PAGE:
Are you kidding?!

Are you kidding me? These guys are supposed be under 18 in the year of competition - this year. These are the 800m medallists at the World Youth Championships in Lille FRA today:

1: Leonard Kirwa KOSENCHA (KEN) 1:44.08;

2: Mohammed AMAN (ETH) 1:44.68;

3: Timothy KITUM KEN) 1:44.98

Must be the barefoot running… to and from school.

There is much discussion on TFN about their ages. Here are pics of them:

Remember when you were in high school and there was always one kid with the full beard in your grade 9 English class? Perhaps this is the 800m equivalent :wink:

Does discussing “age doping” violate the terms of the site?

That 2nd guy looks older than me, and im 35…
Insanely fast times for guys 17yrs old. Unbelievably really

If they were born and raised in the anglosphere I would be suspicious, but look at where they are from.

The third world, especially in the remote villages , aren’t big on keeping records and crunching statistics. Most of these guys may have been given a birth certificate when they applied for their passport to run for their country overseas. So there can be a wide discrepency between fact and falsehood but the athletes themselves wouldn’t probably know. And who can we argue with? But I reckon it has reached the stage of being a straight up rort now.

When I went to visit Brother Colm O’Connell in Iten in the central highlands of Kenya some years ago he also added the the wisdom that at least in Kenya "they don’t like to count because it can be premature (or even bad luck). They sometimes don’t start to count until the children are a few years old because so many die as infants. "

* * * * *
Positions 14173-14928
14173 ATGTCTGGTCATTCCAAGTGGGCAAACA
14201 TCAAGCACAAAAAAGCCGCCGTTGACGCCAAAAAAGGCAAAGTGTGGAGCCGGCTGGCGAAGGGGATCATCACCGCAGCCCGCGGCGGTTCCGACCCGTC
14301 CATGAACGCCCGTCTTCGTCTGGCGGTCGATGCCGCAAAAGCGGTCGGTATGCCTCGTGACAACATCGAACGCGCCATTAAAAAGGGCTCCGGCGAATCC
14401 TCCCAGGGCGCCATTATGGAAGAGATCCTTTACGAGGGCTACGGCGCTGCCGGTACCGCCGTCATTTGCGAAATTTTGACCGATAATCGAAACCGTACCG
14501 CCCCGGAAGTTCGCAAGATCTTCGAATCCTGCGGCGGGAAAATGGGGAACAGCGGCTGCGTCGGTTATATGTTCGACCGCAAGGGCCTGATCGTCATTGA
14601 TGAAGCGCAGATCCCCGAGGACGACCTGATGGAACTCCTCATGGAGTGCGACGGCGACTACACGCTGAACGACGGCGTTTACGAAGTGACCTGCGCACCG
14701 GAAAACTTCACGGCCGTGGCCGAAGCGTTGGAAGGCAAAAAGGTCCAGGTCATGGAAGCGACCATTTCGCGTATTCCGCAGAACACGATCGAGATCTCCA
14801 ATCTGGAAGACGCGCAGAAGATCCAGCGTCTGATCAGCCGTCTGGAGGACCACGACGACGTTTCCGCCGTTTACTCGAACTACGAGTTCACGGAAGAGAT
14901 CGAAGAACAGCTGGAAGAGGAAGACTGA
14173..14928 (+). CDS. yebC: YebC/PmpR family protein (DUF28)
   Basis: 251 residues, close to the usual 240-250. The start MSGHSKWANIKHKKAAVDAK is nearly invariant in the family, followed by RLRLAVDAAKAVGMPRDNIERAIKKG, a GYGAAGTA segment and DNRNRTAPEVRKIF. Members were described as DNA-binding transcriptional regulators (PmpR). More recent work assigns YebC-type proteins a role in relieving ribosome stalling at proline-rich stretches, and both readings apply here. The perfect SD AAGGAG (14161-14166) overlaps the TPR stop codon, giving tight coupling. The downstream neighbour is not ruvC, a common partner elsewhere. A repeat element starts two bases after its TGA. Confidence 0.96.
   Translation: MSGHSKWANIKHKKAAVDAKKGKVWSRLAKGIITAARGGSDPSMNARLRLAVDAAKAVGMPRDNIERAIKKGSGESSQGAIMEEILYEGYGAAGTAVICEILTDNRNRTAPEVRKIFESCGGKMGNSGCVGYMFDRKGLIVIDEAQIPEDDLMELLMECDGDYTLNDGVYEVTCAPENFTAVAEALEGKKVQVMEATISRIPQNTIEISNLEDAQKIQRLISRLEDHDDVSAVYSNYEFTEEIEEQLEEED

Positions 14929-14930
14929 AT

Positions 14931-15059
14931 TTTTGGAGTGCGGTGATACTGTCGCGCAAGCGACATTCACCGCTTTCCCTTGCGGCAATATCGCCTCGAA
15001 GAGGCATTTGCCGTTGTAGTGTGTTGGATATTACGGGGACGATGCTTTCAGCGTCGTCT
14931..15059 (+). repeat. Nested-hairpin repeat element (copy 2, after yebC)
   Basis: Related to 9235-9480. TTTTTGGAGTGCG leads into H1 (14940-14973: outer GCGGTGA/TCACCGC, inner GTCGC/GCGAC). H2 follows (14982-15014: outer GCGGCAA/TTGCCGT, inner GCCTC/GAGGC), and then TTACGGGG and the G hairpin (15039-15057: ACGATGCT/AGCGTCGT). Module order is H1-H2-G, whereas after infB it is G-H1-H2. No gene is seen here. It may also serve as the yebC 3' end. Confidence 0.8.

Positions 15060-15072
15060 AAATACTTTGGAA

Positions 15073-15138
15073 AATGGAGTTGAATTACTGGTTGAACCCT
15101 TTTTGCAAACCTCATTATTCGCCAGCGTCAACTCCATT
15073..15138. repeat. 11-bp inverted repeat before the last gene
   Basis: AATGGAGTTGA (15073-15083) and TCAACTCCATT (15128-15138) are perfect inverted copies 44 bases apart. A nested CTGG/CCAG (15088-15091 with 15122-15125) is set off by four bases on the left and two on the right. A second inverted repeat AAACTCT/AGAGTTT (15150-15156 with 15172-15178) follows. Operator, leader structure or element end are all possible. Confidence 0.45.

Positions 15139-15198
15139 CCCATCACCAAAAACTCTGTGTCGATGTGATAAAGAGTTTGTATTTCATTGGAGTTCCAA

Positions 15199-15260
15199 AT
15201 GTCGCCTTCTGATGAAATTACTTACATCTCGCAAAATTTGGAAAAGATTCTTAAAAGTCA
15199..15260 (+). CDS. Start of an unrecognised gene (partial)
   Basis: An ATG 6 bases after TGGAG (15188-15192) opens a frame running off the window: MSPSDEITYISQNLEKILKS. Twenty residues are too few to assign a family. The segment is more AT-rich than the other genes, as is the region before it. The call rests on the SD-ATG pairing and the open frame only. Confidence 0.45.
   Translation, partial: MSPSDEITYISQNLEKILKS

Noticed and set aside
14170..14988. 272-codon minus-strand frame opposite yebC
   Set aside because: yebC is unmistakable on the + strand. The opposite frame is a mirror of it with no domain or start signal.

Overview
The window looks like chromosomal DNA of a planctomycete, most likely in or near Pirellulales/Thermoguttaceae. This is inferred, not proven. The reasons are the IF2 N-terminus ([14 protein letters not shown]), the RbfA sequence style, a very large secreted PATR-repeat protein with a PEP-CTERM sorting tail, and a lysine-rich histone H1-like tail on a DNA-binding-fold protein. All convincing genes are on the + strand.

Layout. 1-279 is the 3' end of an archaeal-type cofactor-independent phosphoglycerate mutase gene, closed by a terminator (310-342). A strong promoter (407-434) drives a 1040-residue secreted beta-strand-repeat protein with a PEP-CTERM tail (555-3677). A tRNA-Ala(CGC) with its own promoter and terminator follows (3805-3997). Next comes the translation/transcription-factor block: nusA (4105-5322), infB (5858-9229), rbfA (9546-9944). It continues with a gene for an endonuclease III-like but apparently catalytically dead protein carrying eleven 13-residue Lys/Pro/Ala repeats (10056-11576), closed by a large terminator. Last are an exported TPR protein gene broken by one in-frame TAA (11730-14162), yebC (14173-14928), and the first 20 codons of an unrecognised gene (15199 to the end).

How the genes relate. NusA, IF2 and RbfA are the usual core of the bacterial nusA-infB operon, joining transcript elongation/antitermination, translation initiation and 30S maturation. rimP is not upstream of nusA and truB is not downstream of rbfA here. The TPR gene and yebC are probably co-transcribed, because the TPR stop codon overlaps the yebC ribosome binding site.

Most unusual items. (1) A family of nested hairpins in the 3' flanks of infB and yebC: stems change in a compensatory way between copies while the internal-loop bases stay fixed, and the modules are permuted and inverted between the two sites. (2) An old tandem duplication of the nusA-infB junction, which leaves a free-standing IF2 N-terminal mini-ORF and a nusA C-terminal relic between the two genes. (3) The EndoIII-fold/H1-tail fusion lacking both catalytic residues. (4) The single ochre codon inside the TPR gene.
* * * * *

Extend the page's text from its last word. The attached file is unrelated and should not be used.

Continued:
Sunday, 10 July 2011

Kenya’s Kirwa Konsecha shows that he’s a true Masai warrior

Lille, France - Leonard Kirwa Konsecha was not even the best Kenyan youth 800m runner a month ago after he finished third at the Kenya Colleges and Schools Triangular Championships, which acted as a trials for the IAAF World Youth Championships, but he showed what determination and a few weeks of dedicated training can do.

At the IAAF World Youth Championships in Lille, he blasted his way to a World Youth best of 1:44.08 to leave the former mark of 1:44.34, which had belonged to Bahrain’s Belal Mansoor Ali since 2005, to be erased from the record books.

“He had been practising to do that sort of performance during the three weeks of training camp in the Ngong Hills we have had between the end of our own Championships and starting here,” said the Kenyan team head coach Gekonyo Kariuki.

“He’s been doing repetitions going through 200m in 24.5 second and then 400s in around 50 seconds. We planned to go through the first 400 in between 50 and 51 seconds because we knew that if they went through in 54 seconds it was anybody’s race but we knew this young boy has a good finish and could probably stay strong on the second lap.”

Kirwa Konsencha, who hails from the Masai district of Narok and close to where the senior World record holder David Rudisha lives, clearly remembered what he had done in the training camp near Nairobi as he blasted through 200m in a staggering 24.60 before taking the bell in 50.85.

He then just kept poring on the pace over the second circuit, despite close attendance by Ethiopia’s eventual silver medallist Mohammed Aman, until finally putting his Rift Valley rival to the sword down the home straight.

Konsecha Kirwa’s splits would have done a race in the Samsung Diamond League proud, and he moved up to fifth place on the 2011 world rankings which are lead by his near neighbour, but the times became jaw dropping as spectators in the Lille Métropole stadium remembered that the young man in front of them was just 16.